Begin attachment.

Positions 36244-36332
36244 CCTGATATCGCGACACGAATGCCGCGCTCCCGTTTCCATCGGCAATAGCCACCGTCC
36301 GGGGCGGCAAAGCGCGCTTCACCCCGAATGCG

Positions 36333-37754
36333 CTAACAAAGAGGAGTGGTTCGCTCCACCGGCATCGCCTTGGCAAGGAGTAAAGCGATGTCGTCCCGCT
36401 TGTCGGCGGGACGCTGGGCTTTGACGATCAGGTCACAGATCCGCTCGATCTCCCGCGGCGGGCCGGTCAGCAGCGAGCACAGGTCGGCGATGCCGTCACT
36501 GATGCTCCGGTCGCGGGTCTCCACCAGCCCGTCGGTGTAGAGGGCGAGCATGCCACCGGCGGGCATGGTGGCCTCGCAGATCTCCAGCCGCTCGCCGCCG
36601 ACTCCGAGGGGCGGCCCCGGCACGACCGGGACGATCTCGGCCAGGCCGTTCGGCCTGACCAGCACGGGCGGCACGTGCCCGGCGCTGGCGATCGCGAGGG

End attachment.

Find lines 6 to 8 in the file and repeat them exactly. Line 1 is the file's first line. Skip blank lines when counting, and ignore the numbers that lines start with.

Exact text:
36401 TGTCGGCGGGACGCTGGGCTTTGACGATCAGGTCACAGATCCGCTCGATCTCCCGCGGCGGGCCGGTCAGCAGCGAGCACAGGTCGGCGATGCCGTCACT
36501 GATGCTCCGGTCGCGGGTCTCCACCAGCCCGTCGGTGTAGAGGGCGAGCATGCCACCGGCGGGCATGGTGGCCTCGCAGATCTCCAGCCGCTCGCCGCCG
36601 ACTCCGAGGGGCGGCCCCGGCACGACCGGGACGATCTCGGCCAGGCCGTTCGGCCTGACCAGCACGGGCGGCACGTGCCCGGCGCTGGCGATCGCGAGGG